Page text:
VietNamNet Bridge - If Vietnam maintains the old training methods, its students will be unable to satisfy the requirements of the 3.0 industry revolution, let alone the 4.0 one.
Jobless university graduates and businesses that cannot find workers are burning issues in Vietnam. Many of the graduates cannot meet employers’ requirements.
Businesses, or employers, say the majority of new graduates cannot be used immediately, but they need to undergo retraining. Therefore, many employers only recruit workers with one or two years’ experience, which cannot be satisfied by new graduates.
Meanwhile, schools, or trainers, accuse businesses of being irresponsible for the labor force they will use in the future. Why don’t businesses cooperate with schools to train students at schools, so that new graduates can set to work immediately?
|If Vietnam maintains the old training methods, its students will be unable to satisfy the requirements of the 3.0 industry revolution, let alone the 4.0 one.|
Mac Van Tien from the General Department of Vocational Training said that schools must not blame businesses for the low quality of their graduates, but they need to reconsider their training methods.
Tien warned that if schools continue training students with their old methods, their graduates won’t be able to satisfy the requirements of the 4.0 industry revolution.
The revolution is believed to have a strong impact on Vietnam’s labor market. Workers need to have high qualifications and knowledge in many different fields to be able to work in a competitive and creative environment.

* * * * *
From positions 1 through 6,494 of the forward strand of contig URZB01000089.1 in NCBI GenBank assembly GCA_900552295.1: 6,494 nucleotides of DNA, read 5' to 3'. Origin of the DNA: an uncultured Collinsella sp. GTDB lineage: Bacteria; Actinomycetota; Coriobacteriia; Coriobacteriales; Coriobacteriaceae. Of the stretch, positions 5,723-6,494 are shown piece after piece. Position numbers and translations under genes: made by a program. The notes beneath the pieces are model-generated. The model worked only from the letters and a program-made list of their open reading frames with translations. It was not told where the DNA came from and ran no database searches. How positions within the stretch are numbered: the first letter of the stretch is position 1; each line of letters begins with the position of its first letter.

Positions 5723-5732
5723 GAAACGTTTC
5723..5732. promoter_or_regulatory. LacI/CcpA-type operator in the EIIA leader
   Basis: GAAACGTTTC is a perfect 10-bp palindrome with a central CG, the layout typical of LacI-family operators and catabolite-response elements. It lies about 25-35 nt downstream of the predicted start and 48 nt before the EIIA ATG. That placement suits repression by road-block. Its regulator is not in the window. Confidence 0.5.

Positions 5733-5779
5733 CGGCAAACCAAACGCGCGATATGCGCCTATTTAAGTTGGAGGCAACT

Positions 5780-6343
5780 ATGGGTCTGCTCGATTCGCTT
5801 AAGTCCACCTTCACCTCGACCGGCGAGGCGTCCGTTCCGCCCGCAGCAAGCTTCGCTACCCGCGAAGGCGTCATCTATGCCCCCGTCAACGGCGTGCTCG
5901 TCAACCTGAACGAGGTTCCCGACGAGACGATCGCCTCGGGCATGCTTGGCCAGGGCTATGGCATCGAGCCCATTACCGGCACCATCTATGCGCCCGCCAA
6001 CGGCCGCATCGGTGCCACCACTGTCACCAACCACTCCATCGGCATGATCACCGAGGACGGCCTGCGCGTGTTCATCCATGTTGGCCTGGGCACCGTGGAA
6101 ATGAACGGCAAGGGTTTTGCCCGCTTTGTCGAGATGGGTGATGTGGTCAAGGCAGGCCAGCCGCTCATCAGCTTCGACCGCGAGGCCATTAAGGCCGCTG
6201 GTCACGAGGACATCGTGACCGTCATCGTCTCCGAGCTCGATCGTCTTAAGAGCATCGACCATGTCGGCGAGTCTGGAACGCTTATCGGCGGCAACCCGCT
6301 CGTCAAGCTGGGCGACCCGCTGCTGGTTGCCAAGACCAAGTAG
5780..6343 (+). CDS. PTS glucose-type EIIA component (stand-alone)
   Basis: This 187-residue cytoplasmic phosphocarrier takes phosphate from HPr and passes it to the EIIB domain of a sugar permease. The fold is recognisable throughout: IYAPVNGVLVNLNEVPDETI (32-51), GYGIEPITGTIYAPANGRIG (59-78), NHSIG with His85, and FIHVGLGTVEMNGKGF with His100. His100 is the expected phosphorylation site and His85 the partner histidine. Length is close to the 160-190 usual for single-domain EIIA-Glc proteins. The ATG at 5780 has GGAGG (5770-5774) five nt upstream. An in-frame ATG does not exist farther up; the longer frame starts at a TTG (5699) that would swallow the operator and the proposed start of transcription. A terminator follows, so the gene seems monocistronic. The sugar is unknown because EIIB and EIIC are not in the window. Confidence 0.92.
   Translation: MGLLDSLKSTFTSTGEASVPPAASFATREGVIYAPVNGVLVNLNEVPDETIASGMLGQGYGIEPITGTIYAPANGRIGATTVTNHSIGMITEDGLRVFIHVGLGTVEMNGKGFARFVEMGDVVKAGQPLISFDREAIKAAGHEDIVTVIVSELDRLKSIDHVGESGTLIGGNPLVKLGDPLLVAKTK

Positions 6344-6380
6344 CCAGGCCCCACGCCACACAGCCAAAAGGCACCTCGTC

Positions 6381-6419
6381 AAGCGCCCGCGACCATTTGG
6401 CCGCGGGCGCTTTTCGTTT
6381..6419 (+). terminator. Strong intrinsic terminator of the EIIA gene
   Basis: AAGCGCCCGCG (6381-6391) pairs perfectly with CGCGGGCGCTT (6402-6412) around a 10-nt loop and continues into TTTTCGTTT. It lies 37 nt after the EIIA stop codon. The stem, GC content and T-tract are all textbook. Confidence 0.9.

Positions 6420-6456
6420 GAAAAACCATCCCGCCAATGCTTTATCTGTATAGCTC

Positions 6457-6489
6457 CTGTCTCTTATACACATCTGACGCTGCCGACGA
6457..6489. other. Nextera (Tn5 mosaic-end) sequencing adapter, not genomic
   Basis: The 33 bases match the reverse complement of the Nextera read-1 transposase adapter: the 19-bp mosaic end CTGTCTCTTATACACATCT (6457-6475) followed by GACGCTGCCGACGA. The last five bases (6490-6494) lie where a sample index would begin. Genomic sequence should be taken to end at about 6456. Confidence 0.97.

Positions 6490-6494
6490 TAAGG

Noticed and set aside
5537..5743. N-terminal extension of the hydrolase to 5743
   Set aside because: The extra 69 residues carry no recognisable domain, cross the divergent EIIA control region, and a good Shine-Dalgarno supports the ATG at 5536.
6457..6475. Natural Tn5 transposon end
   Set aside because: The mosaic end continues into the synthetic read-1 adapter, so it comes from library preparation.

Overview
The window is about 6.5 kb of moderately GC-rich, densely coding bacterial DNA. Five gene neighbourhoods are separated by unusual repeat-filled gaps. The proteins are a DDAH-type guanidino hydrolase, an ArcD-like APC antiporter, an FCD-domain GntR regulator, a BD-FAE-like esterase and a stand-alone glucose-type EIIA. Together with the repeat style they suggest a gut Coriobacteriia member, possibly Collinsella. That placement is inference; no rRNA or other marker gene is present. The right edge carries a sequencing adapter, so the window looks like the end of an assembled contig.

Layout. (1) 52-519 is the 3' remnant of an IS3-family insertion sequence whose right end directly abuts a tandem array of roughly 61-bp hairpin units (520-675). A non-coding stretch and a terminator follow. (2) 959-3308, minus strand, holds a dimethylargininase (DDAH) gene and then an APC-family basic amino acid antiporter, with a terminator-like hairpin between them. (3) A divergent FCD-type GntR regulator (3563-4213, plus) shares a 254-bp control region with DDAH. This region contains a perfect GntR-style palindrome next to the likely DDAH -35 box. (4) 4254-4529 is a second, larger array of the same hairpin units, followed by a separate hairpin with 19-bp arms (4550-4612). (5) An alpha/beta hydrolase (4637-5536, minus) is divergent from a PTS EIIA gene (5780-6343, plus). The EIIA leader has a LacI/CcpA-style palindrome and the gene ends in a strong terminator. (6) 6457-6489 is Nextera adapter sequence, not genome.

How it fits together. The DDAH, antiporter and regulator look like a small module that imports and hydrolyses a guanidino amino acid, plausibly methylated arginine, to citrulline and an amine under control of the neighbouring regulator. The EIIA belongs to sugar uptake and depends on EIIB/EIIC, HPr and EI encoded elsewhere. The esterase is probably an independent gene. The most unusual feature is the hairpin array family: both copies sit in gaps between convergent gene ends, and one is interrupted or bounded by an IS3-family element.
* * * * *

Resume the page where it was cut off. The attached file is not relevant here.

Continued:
Vietnam’s training establishments still cannot catch up with the times. They still follow the rigid outdated training method, refusing to reform.
“Go ahead for renovation. Virtual training, simulation, and digitalization of lesson plans will be the major training tendency in the future,” he said. “Managerial officers and lecturers also have to be professional and creative, who apply modern teaching methods and information technology in their teaching."
Tien also emphasized the importance of cooperation between schools and businesses in training students as one of the biggest concerns. In fact, the issue was first mentioned a long time ago, in 2006, when the vocational training law was launched. However, the link between them is still very lax.
Mai Thanh Phong, vice rector of the HCMC University of Technology, believes that the sustainable connectivity between school and business must be a top priority, and only if this can be done, will graduates be able to find jobs and satisfy employers’ requirements.
Commenting about the training in the 4.0 industry revolution and the production of ‘global citizens’, Mai Van Tinh, a former high-ranking official of the Ministry of Education and Training, said ‘learning’ will be a social activity. The concept ‘e-learning’ will die and will be replaced with ‘lifelong learning’.